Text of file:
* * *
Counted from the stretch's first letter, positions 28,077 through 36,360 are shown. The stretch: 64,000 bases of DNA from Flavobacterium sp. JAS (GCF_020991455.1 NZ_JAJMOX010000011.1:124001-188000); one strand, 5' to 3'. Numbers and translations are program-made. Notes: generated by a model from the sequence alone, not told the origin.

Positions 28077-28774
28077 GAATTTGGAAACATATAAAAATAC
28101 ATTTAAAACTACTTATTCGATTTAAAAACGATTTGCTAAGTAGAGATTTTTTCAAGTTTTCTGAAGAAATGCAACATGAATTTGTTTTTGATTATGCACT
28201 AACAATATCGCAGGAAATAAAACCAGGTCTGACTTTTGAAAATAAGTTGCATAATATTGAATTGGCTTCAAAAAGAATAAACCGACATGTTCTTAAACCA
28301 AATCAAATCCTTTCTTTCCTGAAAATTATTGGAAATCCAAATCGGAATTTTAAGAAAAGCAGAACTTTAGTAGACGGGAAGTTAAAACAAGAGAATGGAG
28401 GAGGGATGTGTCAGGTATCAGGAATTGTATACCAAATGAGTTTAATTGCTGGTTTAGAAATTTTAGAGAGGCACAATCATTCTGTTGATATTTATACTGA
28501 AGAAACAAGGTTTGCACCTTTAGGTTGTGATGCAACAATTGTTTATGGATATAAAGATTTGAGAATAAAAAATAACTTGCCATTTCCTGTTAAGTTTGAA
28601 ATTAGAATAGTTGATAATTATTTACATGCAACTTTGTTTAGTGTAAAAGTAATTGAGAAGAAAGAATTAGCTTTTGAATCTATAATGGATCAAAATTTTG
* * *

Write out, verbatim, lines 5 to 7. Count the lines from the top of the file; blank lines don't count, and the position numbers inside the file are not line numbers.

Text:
28201 AACAATATCGCAGGAAATAAAACCAGGTCTGACTTTTGAAAATAAGTTGCATAATATTGAATTGGCTTCAAAAAGAATAAACCGACATGTTCTTAAACCA
28301 AATCAAATCCTTTCTTTCCTGAAAATTATTGGAAATCCAAATCGGAATTTTAAGAAAAGCAGAACTTTAGTAGACGGGAAGTTAAAACAAGAGAATGGAG
28401 GAGGGATGTGTCAGGTATCAGGAATTGTATACCAAATGAGTTTAATTGCTGGTTTAGAAATTTTAGAGAGGCACAATCATTCTGTTGATATTTATACTGA